Syn.: Lophion canadense (L.) Spach, Lophion rydbergii (Greene) Nieuwl. et Lunell, Viola geminiflora Greene, Viola muriculata Greene, Viola neomexicana Greene, Viola rydbergii Greene
Family: Violaceae Batsch
Viola canadensis
Distribution: North American species occurring in the most of the continent, from Alaska southward to Mexican state of Chihuahua. Absent in Newfoundland and Labrador, Nunavut, California, Nevada, Texas, Oklahoma, Kansas, Arkansas, Alabama, Louisiana and Florida. Divided into four varieties: nominate variety in the east, V. c. var. rugulosa in the west, V. c. var. scariosa in Arizona and V. c. var. scopulorum in New Mexico and Colorado. This species had been recorded in 1948 in that time Czechoslovakia, in Prague, on the dominant hill called Petřín. It is assumed that these plants were either escapees from culture or deliberately planted.
Ecology: Moist woods, margins of woods, moisture retaining places; mostly in shade but also in the open. Primary flowers from May to August.
Viola canadensis
Description: Perennial herb, 15–30 cm tall, from a short rhizome with fibrous roots, forming clumps, spreading by stolons. Stems hairless or with a few scattered hairs, green, often tinged purple. Leaves alternate, basal leaves with longer petioles than stem leaves, leaves mostly heart-shaped, 5–10 cm long, 7.5 cm wide, edges scalloped or shallowly toothed, sharply pointed tips, stem leaves more elongated than basal ones, fine hairs on leaf edges and along major veins on the underside. Single flowers on hairless pedicels, from leaf axils; flowers pentamerous, about 2.5 cm across, calyx green, trumpet-shaped, sepals sharply acuminate; petals white, sometimes tinged purple, yellow at base, dark purple lines on 3 lower petals, side petals bearded with tufts of short hairs, backs of petals purple. Fruit is a capsule, oval, 15 mm long, brown, covered with short hairs, splits in 3 sections with numerous seeds.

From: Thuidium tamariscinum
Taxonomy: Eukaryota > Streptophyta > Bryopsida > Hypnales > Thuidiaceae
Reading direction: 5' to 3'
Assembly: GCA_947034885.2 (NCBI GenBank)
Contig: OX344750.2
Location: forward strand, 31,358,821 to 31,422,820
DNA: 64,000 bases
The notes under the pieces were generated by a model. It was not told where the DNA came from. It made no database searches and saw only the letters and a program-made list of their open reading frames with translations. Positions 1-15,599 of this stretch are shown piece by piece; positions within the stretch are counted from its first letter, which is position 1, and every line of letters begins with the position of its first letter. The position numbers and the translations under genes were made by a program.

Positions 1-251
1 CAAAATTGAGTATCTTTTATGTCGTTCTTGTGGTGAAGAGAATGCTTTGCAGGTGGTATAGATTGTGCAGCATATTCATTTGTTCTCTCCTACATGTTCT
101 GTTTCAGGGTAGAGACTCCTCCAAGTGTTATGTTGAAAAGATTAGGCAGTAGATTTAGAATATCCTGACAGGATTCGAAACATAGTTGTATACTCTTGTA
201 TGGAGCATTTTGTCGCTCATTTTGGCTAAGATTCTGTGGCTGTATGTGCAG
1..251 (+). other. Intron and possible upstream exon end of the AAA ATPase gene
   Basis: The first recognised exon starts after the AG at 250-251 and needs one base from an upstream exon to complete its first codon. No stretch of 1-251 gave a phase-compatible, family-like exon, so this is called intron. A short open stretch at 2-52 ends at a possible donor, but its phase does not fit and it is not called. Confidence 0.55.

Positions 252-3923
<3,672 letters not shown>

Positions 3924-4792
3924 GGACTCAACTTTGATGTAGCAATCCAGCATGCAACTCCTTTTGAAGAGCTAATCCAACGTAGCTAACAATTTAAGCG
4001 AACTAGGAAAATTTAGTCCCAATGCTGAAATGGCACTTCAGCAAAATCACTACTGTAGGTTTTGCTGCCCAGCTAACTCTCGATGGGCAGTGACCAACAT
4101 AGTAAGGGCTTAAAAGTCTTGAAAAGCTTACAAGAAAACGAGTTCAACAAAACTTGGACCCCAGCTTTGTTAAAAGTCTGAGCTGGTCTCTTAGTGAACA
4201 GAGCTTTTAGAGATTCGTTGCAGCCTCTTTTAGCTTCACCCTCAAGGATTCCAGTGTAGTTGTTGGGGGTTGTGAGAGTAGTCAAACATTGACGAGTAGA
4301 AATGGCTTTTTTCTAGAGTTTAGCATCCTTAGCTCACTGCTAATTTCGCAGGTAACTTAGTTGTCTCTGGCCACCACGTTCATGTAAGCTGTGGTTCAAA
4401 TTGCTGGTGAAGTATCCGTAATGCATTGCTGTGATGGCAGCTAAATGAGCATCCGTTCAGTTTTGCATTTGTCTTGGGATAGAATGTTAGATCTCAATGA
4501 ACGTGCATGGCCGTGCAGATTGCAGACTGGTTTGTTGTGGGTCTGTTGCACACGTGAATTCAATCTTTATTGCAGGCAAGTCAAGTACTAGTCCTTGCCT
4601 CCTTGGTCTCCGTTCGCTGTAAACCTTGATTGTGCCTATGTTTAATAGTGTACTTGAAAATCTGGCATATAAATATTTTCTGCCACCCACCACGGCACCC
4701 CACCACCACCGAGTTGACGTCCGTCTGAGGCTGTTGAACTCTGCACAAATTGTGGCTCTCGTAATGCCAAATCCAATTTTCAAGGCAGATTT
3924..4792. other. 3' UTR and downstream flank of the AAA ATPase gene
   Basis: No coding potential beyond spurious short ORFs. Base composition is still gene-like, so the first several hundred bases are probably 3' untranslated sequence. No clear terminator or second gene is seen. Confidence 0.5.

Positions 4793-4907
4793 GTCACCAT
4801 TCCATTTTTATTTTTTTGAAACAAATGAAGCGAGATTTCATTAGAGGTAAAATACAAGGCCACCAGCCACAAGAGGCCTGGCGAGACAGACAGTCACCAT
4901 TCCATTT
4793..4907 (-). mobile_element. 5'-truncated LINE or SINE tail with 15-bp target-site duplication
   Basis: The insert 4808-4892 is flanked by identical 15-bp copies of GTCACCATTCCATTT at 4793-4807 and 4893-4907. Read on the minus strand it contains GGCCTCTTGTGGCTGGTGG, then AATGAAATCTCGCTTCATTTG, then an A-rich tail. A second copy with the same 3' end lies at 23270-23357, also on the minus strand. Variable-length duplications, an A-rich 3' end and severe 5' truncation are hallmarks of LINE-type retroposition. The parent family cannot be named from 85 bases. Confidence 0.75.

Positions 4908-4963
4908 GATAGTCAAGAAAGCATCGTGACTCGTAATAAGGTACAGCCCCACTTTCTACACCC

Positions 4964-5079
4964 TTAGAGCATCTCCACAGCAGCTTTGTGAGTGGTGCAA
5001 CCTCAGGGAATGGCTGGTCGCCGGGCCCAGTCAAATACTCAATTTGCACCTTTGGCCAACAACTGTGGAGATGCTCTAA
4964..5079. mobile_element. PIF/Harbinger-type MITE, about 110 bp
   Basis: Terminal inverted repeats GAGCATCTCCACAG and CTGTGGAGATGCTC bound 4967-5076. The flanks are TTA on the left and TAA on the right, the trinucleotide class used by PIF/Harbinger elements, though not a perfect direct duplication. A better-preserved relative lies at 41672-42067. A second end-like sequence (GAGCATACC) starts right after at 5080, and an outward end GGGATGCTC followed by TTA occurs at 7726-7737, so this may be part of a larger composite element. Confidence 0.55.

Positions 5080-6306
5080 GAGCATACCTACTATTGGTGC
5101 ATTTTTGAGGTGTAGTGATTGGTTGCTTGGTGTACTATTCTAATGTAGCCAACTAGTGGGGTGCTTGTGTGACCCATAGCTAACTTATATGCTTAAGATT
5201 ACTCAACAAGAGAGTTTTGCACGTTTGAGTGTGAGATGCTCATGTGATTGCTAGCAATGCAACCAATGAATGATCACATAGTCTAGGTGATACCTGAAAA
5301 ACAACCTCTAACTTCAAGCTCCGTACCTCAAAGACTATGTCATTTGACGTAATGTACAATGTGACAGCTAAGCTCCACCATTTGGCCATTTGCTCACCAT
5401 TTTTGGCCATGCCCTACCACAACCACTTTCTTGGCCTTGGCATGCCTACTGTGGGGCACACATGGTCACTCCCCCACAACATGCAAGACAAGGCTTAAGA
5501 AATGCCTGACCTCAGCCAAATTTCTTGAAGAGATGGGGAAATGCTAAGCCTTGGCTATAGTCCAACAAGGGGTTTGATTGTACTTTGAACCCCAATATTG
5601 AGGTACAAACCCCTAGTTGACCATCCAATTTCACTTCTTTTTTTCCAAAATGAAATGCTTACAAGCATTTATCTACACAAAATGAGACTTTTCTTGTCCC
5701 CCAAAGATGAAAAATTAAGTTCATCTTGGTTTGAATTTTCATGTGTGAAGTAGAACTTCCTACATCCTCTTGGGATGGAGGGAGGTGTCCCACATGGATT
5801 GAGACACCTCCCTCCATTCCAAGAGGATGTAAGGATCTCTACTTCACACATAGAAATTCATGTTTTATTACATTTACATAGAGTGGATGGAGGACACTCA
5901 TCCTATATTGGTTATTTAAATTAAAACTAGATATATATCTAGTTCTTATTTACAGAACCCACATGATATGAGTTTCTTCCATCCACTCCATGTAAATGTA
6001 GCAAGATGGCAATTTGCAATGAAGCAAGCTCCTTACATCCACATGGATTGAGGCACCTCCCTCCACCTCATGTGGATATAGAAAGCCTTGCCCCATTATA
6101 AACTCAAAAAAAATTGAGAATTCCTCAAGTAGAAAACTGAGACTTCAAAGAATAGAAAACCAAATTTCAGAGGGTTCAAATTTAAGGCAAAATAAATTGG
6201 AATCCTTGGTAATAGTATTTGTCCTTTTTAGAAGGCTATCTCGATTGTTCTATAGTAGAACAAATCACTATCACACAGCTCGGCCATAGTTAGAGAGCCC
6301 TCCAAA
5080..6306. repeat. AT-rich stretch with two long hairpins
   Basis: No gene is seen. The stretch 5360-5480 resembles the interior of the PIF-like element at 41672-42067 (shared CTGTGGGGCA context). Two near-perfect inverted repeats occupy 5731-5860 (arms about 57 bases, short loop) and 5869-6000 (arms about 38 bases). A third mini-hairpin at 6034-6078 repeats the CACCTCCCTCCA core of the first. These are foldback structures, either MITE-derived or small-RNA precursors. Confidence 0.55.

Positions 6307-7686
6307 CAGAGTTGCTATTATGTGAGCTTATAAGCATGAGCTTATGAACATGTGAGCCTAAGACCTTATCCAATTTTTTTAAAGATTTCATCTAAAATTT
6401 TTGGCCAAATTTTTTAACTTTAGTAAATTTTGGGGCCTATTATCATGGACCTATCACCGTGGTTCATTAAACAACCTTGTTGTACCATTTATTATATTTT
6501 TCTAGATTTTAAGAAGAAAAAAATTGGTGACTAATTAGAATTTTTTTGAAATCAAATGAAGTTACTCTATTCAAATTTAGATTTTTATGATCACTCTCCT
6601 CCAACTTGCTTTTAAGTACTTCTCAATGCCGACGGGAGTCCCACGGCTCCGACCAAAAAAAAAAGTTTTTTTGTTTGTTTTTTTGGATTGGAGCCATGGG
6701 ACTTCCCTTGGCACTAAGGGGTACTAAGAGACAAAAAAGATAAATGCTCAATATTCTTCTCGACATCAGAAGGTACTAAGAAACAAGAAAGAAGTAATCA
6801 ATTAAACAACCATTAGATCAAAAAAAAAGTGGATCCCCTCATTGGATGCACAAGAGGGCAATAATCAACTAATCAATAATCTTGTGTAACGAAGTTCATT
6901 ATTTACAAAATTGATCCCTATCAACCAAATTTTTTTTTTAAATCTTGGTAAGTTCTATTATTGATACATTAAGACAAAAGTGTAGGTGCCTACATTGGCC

Threat and protection: State of Connecticut lists this species as threatened, Illinois, Maine, New Jersey and Rhode Island as endangered.
Note: As most violets, besides the showy white flowers of the blooming seasons, it produces inconspicuous cleistogamous flowers at the base of the plant, which do not open and are self-fertile, to ensure its survival. The seeds from these flowers just drop at the base of the plant instead of explosive dispersal of the regular seed capsules.
Viola canadensis
Viola canadensis
Viola canadensis
These images were taken in Canada, Alberta, Calgary, Edworthy Park (June 2013).